Tuesday, August 23, 2011

Fun Facts about the Kansas Budget

The Department of Education, Regents, Social and Rehabilitation Services, The Health side of the Kansas Department of Health and Human Services, and the Department of Transportation make up 77.7% of the Kansas Budget.

United States Federal Budget (FY 2012):                     $3,729,000,000,000

Kansas State Budget (FY 2012):                                     $13,904,091,877

The Federal Budget is 268 times larger than the Kansas Budget

Population of the United States:                        307,006,550

Population of Kansas:                                           2,818,747

Just under 1% of the population of the United States lives in Kansas

Per capita ratio of the Federal Budget to the Kansas Budget:                   2.46

P.S. Here is a link to an amazing interactive pie graph on the federal budget from the Center for American Progress. I highly recommend it.  

Originally Posted August 23, 2011

The Kansas Budget

In this article, I will be explaining the spending side of the Kansas Budget. All of my numbers come from the Comparison Report: The FY 2012 Governor’s Budget Report with Legislative Authorizations. This document can be found at budget.ks.gov. Specifically, my numbers are from the FY 2012 Approved Budget column of Schedule 2.1: Expenditures from All Funding Sources by Agency. I will be dissecting the budget for fiscal year 2012. That budget was approved in the last legislative session and funds the Kansas government from July 1st, 2011 through June 30th, 2012.

This budget includes money from the State General Fund that was allocated by the legislature in Topeka. The rest of the revenue in the budget comes from other sources, including the federal government, and cannot be moved from one program to another by the state legislature. Funding from the State General Fund accounts for just over 6 billion dollars of the revenue in the 2012 Kansas budget.

Here is the basic breakdown of the 2012 Kansas Budget.

Percent of Total Budget
Human Services
General Government
Public Safety
Agriculture and Natural Resources
Total Budget

I will explain what tasks each of these categories perform for our state.

Education                                                                               42.93%

Here is the breakdown of the Education portion of the Kansas budget.

Percent of total budget
Department of Education

The Kansas Department of Education oversees K-12 education in Kansas. Public (K-12) schools in Kansas are financed jointly between local school districts and the Kansas Department of Education.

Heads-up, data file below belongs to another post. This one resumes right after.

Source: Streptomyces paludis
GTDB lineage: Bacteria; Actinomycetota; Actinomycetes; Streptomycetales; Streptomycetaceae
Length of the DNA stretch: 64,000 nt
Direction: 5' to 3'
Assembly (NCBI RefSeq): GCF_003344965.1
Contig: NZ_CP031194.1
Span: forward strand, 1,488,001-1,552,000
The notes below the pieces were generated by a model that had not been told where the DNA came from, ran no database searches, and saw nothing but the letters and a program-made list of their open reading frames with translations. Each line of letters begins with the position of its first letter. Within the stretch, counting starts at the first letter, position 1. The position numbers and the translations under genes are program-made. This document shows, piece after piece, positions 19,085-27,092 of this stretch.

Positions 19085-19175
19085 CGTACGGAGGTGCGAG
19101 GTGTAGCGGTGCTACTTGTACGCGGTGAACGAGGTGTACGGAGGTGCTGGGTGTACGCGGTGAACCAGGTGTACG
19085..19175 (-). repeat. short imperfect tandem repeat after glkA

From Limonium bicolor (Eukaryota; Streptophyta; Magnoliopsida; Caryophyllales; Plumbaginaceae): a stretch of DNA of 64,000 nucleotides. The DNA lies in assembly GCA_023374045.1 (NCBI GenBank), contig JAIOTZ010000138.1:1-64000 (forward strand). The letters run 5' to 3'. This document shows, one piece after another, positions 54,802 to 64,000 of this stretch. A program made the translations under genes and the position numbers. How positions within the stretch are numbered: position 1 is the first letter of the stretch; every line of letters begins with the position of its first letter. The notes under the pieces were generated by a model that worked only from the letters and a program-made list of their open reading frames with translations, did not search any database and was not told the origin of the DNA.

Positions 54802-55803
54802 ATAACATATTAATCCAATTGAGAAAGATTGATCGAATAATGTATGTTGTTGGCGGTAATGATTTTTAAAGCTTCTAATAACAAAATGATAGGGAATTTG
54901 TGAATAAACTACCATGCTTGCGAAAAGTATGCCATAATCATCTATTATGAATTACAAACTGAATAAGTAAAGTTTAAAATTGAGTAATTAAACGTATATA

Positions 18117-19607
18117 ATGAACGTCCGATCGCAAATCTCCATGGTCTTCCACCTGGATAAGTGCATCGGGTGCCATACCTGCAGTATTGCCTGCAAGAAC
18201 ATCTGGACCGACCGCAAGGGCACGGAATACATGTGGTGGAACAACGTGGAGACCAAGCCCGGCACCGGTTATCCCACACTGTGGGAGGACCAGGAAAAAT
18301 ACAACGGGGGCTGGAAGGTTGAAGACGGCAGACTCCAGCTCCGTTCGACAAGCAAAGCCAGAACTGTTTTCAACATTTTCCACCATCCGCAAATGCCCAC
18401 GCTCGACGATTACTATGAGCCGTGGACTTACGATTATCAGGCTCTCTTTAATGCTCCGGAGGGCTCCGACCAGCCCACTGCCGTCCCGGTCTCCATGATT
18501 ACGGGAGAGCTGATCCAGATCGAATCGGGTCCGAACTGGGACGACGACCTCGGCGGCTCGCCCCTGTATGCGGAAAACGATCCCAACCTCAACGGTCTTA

The term “Regents” is just a fancy word for public universities that receive state money. We have 6 public universities in Kansas: Fort Hays, Emporia, Kansas State, KU, Pittsburg, and Wichita. The money that the state spends on higher education makes college more affordable to students; every dollar the state spends on regents is a dollar less students have to pay in tuition.

Other education spending consists of programs that collectively take up less than 0.3% of the budget. These programs include the School for the Blind, the School for the Deaf, the State Library, and the Kansas Historical Society.

Human Services                                                                                34.1%

I will explain this portion of the Kansas budget by explaining its chief components.

Percent of Total Budget
Social and Rehabilitation Services
Health and Environment-Health
Department of Labor
Department on Aging

The Department of Social and Rehabilitation Services

The Department of Social and Rehabilitation Services (SRS) protects children and provides assistance to the mentally disabled.  SRS is the agency that removes children from abusive or neglectful caregivers and facilitates their adoption to other families if the courts decide that the child cannot safely return to their previous household. SRS also runs several mental hospitals whose goal is to give their patients the skills to live independently.

The Kansas Department of Health and Environment

On July 1st, the Kansas Health Policy Authority (KHPA) became a division of the Kansas Department of Health and the Environment (KDHE). The overwhelming majority of KDHE’s funding is for this division which is known as the Division of Health Care Finance (DHCF). The DHCF administers the Kansas version of Medicaid, the state Children’s Health Insurance Program, MediKan, which provides coverage for low income disabled Kansans, the State Employee Health Program, and the State Self-Insurance Fund, which provides workers compensation for State Employees who are injured at their job. 

The Division of Health within the Kansas Department of Health and Environment studies disease, makes recommendations for state health policy, and provides services that aim to achieve state health goals. The Division of Environment regulates a variety of emissions, including landfills, water supplies, air emissions, hazardous wastes, and radioactive materials. The Division of Environment also conducts environmental clean-ups, evaluates environmental conditions across the state, and levies fines against polluters that don’t comply with state and federal environmental standards.

The Department of Labor

The Department of Labor administers the Unemployment Insurance Program, processes Unemployment Insurance claims, pays state employees, and enforces employment standards including wage, hour, and child labor laws. The Department also has a division that compiles employment data for the state of Kansas.

The Department on Aging

The Kansas Department on Aging promotes the security, dignity, and independence of Kansas seniors. The Department on Aging licenses and evaluates the nursing homes in Kansas. The Department on Aging also oversees home and community based services for the elderly.

Other Human Services Spending

The rest of the Human Services portion of the Kansas budget (which makes up less than 0.2% of the total budget) consists of the Commission on Veterans Affairs and the Kansas Guardianship Program. The Commission on Veterans Affairs provides veterans and their families information, advice, and assistance in a variety of areas. The Kansas Guardianship Program assures that adults with Mental Illness that SRS decides is in need of a court appointed guardian will receive one.